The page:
European earthworm species have been introduced into previously glaciated hardwood forests in North America over the past centuries. The invasive earthworms reorganize soil structure, losses of carbon and nitrogen, and the reduction in abundance and diversity of understory communities. One of the direct impacts of earthworms on soils is increased bioturbation, which has domino effects on soil properties that include decrease in litter layer and thickening and increasing bulk density of the A horizons. Such enhanced interactions between organic matter and minerals due to invasive earthworms and earthworms in general have been studied in the context of soil carbon cycle. In this study we attempt to better understand exotic earthworms' impacts on the sorption of organic matter on mineral surfaces and how this fundamental process determining the soil carbon storage and turnover is affected by bioturbation and different earthworm functional groups. Despite the reduction of total C inventory with the arrival of endogeic species, such reduction is largely derived by the loss of light density fraction C. In contrast, the C inventory in heavy density fraction - which we associate with mineral-sorbed - shows little change, which is consistent with likewise stable inventories of mineral surface areas and C-covered mineral surface areas. Mineral-sorbed C pool appears to be in dynamic equilibrium across the diverse ecological stages of earthworm invasion. Our study suggests that the direction and size of changes in soil C inventory in response to bioturbators in general and invasive earthworms specifically will be strongly dependent upon the soil depth profiles of mineralogy and texture.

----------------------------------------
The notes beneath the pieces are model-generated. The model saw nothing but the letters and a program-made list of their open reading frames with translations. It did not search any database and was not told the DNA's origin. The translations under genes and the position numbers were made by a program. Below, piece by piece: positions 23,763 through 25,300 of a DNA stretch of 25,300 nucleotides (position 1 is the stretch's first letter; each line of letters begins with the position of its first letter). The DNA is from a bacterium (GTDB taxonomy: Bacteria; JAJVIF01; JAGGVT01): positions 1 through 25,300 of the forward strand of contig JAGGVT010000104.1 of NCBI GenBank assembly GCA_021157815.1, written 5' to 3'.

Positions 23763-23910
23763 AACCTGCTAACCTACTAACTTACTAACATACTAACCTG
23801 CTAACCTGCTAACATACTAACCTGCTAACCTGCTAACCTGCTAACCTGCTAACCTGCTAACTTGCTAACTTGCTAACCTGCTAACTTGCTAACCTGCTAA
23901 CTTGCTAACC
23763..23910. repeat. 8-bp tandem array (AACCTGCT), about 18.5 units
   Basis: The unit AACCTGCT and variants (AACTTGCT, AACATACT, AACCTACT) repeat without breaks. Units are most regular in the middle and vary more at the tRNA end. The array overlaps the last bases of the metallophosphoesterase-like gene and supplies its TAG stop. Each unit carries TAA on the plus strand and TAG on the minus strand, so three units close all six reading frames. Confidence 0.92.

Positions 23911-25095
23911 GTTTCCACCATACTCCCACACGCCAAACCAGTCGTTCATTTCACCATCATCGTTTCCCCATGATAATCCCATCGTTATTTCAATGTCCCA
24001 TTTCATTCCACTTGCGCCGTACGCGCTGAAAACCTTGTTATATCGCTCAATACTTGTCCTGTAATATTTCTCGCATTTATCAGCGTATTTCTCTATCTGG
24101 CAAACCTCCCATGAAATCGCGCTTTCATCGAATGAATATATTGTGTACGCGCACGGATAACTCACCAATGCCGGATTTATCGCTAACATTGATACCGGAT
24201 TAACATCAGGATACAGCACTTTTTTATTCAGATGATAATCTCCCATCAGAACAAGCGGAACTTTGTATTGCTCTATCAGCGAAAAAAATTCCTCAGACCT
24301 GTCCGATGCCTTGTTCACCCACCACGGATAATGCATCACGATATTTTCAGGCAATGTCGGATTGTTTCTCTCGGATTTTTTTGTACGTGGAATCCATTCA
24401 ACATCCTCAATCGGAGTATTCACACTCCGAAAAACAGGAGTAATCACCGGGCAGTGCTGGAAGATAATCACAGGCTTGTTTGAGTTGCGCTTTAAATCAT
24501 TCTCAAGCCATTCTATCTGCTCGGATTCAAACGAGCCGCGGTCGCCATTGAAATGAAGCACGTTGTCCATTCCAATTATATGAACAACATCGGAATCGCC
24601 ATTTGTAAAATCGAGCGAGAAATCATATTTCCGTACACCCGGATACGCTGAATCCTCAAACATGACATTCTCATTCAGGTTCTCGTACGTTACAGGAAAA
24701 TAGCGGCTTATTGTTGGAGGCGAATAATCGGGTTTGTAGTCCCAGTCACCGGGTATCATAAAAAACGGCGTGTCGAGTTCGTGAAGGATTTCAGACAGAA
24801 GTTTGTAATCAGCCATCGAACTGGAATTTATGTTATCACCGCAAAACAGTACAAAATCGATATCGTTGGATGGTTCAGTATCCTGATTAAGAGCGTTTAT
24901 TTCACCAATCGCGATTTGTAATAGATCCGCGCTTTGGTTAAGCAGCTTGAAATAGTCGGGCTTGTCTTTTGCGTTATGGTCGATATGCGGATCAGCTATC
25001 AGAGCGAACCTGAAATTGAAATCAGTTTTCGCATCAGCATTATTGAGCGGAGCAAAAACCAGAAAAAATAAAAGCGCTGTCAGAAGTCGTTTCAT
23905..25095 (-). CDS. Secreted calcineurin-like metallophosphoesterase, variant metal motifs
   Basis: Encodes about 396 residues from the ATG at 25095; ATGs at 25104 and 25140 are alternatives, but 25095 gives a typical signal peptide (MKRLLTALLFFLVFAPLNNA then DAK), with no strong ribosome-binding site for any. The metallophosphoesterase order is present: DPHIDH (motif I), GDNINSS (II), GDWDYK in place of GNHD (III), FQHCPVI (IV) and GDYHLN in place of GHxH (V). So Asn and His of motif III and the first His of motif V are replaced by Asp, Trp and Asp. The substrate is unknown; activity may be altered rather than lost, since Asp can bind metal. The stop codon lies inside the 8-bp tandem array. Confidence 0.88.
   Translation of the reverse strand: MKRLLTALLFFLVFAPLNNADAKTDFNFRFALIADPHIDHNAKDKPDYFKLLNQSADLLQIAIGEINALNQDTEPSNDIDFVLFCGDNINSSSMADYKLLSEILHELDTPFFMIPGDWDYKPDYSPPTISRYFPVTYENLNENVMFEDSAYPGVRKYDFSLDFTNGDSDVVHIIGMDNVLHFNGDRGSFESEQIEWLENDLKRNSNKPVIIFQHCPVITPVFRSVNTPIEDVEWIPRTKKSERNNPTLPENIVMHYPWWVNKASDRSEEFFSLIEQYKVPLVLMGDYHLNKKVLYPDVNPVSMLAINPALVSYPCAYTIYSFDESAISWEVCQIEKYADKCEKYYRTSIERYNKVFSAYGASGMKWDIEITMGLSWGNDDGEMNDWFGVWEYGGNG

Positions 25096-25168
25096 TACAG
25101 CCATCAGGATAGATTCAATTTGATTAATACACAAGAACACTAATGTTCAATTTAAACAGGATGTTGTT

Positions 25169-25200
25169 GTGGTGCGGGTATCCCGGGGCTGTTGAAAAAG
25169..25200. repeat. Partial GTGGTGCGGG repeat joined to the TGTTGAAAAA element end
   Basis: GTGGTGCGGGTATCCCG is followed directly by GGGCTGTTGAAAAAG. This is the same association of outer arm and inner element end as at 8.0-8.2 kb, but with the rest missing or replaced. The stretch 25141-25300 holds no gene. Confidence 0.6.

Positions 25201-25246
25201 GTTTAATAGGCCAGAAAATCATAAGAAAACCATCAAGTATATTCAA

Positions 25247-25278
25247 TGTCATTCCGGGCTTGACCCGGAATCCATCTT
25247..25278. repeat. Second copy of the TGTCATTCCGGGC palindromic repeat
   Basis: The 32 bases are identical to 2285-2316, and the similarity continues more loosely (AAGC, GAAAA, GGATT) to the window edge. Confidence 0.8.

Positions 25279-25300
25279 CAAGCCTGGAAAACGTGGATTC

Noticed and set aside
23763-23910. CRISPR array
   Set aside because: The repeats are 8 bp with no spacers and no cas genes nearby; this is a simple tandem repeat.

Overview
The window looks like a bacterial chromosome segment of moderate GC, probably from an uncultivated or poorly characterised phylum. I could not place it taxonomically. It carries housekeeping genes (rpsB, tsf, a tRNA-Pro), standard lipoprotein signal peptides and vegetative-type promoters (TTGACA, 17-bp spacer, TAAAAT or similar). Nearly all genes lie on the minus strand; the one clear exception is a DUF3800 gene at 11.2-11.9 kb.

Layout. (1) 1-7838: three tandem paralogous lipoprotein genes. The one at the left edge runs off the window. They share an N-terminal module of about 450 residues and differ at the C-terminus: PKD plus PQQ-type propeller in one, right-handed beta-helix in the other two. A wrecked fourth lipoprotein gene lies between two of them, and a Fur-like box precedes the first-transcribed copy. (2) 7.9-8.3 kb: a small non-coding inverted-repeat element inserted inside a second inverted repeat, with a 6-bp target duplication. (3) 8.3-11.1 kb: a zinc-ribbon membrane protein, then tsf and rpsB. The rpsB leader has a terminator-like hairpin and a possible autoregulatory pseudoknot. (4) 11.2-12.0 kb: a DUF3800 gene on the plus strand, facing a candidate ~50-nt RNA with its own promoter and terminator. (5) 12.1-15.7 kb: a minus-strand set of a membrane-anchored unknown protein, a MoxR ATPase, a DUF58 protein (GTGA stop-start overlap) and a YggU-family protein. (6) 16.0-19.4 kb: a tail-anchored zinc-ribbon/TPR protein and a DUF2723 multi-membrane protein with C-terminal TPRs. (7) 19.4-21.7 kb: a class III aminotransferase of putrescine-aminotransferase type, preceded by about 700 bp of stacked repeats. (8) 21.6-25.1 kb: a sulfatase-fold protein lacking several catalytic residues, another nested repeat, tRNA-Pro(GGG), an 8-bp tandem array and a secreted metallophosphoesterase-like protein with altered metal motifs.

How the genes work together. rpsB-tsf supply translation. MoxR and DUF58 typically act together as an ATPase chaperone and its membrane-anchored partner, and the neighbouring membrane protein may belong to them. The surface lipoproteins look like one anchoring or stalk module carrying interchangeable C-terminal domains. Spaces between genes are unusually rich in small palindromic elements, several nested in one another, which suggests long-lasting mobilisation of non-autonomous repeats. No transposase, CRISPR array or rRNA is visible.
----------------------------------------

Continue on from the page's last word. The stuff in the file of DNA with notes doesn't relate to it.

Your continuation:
University of Minnesota M.S. thesis. May 2013. Major: Soil science. Advisor: Kyungsoo Yoo. 1 computer file (PDF); xi, 146 pages, appendices A-I.
Lyttle, Amy Marie.
Carbon-mineral interactions and bioturbation: an earthworm invasion chronosequence in a sugar maple forest in Northern Minnesota.
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